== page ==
This is one of many up comming blogs about ways to setup your local workstation. We will be setting up SourceTree to track our development changes within a repository that we may be collaborating on.
The SourceTree website explains this amazing tool the best:
"Visualize your work and push with confidence. Stage and discard changes by the file, hunk or line."
Taking a Step BackThe backstory and significance in a nutshell:
Let's say you and some friends want to develop an application together remotely, how do you ensure that process goes smoothly, let alone is organized? That's where Git comes in, making this process achievable without a mess, well... so much that you use the right commands and understand what the Software Development Life Cycle is!
Starting with the commands, let me assure you that it is dawnting using the terminal to issue git commands, even with some experience. The last thing you want is to push your unfinished changes to the master branch (your do not touch until absolutely perfect code) instead of stashing your local changes like you intended. Also, its very nerve wrecking to make a mistake and attempt to figure out how to revert your changes under all of the various development stresses. Don't get me wrong, MANY people use git via the terminal, and I do on a daily basis as well. However, there is a painless optional tool that simplifies our problems even more, and that's SourceTree.
SourceTree tracks my code changes close to realtime (depending on how my computer is feeling that day), indicating all the changes that I have made. In short, (from what I can tell) SourceTree allows you to do everything you do with Git within a clean user interface. It's a tool that I use daily that has saved my life in many critical situations and does increase my development speed.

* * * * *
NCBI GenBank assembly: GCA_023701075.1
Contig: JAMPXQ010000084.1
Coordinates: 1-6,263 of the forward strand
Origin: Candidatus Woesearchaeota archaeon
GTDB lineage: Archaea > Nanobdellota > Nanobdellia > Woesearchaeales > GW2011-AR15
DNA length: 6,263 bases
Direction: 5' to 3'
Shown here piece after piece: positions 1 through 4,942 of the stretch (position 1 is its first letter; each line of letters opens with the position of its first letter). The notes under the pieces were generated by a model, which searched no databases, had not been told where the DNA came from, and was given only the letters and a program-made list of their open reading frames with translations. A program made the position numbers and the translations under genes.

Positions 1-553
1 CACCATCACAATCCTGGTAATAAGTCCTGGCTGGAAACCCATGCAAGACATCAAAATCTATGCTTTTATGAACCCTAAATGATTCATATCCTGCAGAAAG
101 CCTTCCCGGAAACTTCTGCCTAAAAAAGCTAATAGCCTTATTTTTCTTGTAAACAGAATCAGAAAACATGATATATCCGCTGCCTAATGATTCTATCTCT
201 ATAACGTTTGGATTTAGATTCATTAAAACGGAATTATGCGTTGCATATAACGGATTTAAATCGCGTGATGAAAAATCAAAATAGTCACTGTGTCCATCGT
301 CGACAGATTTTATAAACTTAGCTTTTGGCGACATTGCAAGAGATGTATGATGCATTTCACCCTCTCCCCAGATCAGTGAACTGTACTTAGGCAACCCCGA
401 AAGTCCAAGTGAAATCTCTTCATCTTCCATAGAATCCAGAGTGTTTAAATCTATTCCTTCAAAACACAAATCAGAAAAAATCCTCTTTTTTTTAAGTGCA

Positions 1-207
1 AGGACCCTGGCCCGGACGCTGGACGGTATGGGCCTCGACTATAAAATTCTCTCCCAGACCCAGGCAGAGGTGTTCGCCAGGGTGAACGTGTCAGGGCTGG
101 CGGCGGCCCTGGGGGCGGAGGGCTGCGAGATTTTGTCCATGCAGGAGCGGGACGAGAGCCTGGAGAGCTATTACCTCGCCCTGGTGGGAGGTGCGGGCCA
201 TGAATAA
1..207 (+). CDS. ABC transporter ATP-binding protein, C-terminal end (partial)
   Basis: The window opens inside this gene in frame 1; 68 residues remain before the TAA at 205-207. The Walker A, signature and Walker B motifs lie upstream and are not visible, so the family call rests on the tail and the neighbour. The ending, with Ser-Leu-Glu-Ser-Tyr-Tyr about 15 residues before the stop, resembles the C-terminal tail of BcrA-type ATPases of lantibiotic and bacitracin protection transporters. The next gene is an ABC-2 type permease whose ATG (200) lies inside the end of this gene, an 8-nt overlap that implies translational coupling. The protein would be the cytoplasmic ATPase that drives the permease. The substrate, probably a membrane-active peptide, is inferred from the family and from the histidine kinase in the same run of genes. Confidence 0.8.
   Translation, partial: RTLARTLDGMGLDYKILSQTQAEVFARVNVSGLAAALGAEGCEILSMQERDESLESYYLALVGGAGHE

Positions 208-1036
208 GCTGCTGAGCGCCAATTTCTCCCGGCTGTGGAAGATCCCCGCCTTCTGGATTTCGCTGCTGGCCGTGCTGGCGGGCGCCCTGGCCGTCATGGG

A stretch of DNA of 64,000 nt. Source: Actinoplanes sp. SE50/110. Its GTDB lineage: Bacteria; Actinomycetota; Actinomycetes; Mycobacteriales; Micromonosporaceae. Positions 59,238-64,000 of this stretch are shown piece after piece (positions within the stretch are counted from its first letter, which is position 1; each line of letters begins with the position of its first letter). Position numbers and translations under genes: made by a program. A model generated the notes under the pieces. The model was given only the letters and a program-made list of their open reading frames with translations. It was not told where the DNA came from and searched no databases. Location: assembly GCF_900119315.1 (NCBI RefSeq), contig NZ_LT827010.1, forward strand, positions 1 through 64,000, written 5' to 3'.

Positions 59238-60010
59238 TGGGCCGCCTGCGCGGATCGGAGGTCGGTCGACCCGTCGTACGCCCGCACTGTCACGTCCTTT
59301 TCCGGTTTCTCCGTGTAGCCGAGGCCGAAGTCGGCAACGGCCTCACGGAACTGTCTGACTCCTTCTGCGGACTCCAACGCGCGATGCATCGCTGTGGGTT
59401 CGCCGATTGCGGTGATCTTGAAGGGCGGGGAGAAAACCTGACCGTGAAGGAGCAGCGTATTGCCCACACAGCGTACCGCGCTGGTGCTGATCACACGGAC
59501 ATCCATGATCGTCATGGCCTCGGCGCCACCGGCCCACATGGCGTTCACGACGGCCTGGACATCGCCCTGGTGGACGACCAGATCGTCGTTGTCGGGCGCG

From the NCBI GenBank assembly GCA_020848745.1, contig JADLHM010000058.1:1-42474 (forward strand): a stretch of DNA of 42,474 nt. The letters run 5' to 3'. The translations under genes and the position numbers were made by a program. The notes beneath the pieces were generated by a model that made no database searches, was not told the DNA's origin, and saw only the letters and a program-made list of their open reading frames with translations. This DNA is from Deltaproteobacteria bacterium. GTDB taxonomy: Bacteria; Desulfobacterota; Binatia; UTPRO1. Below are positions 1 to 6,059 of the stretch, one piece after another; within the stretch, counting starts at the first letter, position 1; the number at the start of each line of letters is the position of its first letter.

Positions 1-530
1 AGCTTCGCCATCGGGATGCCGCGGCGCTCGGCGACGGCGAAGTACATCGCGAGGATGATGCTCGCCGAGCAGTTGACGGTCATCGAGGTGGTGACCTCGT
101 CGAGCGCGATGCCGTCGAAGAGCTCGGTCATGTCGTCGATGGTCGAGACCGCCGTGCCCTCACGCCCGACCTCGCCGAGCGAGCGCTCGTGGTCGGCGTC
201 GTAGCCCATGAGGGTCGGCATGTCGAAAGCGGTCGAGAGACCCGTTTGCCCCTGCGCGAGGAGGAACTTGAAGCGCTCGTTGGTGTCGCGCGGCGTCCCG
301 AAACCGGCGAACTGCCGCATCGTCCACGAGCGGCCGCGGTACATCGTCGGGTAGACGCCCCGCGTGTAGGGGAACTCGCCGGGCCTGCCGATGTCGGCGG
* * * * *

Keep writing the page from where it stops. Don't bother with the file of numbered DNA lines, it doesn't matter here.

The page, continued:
Okay... Back to the hypothetical use case!
Visit SourceTree and click the download button and proceed with the application installation.
Setting Up Local Instance of A Repository
In this tutorial, I am assumming that you have code already on github, such as my simple node module on github called node-age
Open up SourceTree which will open up the following (with the expection of my previously created repository groups):
Click "+ New Repository", and then select "Clone from URL"
Enter the https clone link of the repository on github as the Source URL
Select the location that you would like the code to be on your local machine for the Destination Path
Lastly enter your project Name and click clone
SourceTree User Interface
Simple, Fast, and Clean! Why not make your life a little easier, especially when it comes to the critical steps in version control? I will leave it up to you to explore all the functionality of SourceTree!